How to Lunge

How to Lunge

Lungeing can be tricky to do well but it certainly is an invaluable accomplishment with some very useful benefits. Lungeing forms a big part of a young horse’s education, learning to accept the tack and later on, the rider. It is also used to reinforce the comprehension of the voice commands and teach the horse the different words for each gait.

An experienced person can work a horse well on the lunge in a 20-minute session and that can be worth 40 minutes under saddle, ideal if you are short of time or daylight in the winter months. Lungeing is also oh so useful with an excitable or fresh horse; a few spins on the lunge before the rider hops on board can make all the difference. It can be a useful tool to school the horse without the rider, equally the horse can work over poles and small fences, ideal if you want to give your horse some variety but do not want to jump yourself.

Lunge lessons on an appropriate horse and with an experienced instructor are a great way to work on your position without having to think about controlling the horse as well. Most training centres have a couple of suitable, calm lunge horses with regular and level gaits which are comfortable for the rider.

Learning to handle lunge equipment competently can be very useful if a horse is difficult to load or difficult to lead in hand; the lunge line is longer than a lead rope which can be both safer and more effective for the handler. Lunge equipment

  • Horses are usually lunged in either their bridle with the lunge line attached in one of several different ways or, in their bridle and a lunge cavesson. The Cavesson is a special piece of equipment which fits over the top of the bridle and in place of the horse’s usual noseband . The lunge cavesson has several rotating swivel rings on the nose which gives the handler different options for attachment. You can choose the central ring or a ring to the inner side of the horse’s head depending on how the cavesson fits on the horse.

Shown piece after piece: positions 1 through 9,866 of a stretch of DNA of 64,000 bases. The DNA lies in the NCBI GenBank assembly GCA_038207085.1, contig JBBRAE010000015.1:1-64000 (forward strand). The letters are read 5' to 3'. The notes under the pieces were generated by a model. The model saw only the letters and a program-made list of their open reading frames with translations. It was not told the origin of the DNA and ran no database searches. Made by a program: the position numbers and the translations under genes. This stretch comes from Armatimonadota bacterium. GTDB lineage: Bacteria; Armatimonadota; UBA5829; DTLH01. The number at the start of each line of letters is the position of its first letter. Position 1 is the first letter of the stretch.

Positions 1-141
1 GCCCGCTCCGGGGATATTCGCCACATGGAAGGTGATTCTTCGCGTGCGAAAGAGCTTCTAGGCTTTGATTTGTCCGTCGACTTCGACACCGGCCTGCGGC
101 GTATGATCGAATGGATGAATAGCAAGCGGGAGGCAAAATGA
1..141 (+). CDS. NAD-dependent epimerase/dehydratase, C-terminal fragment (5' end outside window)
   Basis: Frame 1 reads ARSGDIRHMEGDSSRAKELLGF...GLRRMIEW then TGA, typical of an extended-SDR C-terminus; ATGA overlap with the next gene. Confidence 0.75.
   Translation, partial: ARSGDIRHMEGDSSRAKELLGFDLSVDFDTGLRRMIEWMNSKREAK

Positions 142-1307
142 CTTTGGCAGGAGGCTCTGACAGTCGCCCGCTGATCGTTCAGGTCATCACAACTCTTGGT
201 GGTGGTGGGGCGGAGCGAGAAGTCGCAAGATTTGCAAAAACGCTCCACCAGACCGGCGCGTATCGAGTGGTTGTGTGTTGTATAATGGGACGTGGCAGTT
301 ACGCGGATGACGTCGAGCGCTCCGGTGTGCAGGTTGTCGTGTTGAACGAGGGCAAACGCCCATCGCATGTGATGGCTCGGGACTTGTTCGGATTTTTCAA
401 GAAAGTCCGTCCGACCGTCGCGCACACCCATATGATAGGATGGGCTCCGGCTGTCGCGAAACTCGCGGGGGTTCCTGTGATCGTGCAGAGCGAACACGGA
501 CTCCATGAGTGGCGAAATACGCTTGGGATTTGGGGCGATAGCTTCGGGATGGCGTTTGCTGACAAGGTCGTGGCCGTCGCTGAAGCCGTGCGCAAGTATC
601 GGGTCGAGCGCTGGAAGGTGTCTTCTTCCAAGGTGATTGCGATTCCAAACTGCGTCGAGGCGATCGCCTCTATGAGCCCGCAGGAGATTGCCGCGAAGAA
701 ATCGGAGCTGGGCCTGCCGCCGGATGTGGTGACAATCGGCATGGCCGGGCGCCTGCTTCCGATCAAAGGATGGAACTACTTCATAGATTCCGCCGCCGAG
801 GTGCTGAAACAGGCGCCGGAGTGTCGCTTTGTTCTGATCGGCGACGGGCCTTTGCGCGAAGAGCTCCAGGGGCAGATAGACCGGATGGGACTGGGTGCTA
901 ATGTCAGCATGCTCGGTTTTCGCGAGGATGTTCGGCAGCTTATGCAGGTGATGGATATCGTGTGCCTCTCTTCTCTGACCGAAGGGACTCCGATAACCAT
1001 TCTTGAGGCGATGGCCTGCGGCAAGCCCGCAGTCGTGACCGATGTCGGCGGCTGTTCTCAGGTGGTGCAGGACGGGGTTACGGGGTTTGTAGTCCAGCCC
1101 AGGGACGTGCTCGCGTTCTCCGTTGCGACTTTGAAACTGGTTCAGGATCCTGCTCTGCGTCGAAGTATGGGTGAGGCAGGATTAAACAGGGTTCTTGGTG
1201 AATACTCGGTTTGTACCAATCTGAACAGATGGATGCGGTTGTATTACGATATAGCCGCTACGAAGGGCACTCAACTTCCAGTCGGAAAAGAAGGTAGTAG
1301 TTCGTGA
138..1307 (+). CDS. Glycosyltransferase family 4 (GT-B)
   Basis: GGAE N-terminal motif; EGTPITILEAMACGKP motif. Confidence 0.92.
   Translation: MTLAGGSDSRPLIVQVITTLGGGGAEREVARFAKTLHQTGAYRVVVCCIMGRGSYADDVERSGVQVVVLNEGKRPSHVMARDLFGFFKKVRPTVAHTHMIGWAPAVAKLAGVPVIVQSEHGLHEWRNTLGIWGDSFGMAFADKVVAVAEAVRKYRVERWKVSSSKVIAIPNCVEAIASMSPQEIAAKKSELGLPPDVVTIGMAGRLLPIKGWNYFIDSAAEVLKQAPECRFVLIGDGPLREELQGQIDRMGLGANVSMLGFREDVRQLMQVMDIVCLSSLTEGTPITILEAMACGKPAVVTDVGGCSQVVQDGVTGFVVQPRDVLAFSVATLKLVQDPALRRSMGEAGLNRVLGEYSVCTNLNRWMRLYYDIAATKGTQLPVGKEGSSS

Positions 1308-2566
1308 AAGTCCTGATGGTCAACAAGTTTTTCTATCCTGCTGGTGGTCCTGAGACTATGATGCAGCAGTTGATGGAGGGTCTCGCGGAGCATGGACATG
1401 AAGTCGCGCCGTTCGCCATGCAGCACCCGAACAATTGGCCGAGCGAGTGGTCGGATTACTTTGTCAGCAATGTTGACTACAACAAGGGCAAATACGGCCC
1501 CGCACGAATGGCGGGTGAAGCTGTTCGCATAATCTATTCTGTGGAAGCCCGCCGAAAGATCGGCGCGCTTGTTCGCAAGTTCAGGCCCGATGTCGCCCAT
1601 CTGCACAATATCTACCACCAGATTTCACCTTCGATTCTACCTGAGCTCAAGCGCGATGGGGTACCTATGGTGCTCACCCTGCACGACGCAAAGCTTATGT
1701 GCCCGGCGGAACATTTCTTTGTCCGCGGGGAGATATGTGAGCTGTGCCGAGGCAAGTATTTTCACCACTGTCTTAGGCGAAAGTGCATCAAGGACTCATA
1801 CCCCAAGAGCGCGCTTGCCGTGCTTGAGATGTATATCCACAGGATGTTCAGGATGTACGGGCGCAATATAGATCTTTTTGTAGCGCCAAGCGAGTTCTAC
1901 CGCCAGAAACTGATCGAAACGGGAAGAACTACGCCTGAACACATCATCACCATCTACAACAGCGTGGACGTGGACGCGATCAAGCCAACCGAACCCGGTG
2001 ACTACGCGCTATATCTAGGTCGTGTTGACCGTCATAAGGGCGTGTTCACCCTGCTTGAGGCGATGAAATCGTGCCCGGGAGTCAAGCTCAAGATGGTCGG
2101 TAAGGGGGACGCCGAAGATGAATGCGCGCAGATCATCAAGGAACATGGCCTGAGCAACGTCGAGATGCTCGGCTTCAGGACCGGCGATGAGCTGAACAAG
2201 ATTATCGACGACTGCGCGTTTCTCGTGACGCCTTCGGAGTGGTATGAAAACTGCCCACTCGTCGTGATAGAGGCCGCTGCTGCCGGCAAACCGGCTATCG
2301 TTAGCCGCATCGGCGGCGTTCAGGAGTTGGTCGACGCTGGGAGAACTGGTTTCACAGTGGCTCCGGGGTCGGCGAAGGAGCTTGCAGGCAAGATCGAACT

• A horse can be lunged in either a saddle or a roller. It is usual to add other attachments to the tack such as side reins or schooling aids of which there are many, a Pessoa, Chambon or de Gogue to name a few. These are quite specialist devices and need to be handled with care by someone who is experienced not only in how to use them but in how to fit them.
  • Because some horses can become quite exuberant on the lunge, it is usual to fit protective equipment such as brushing boots all round and overreach boots. It is sensible and advisable to wear a hat when you lunge and gloves are a must; the best gloves to wear are smooth leather so the lunge line can
  • slide through your hand more easily, so not a riding glove which tends to have a textured surface to promote grip.
Learn to lunge with help from someone competent and experienced. Start with a quiet and easy horse and work your way up to sharper and more challenging animals including youngsters. If you lunge a lot of horses and lunge other people’s horses, you may want to take your own equipment to use such as lunge line and whip and any schooling aids. Lungeing a horse is an important part of horse ownership and an invaluable skill if done well.
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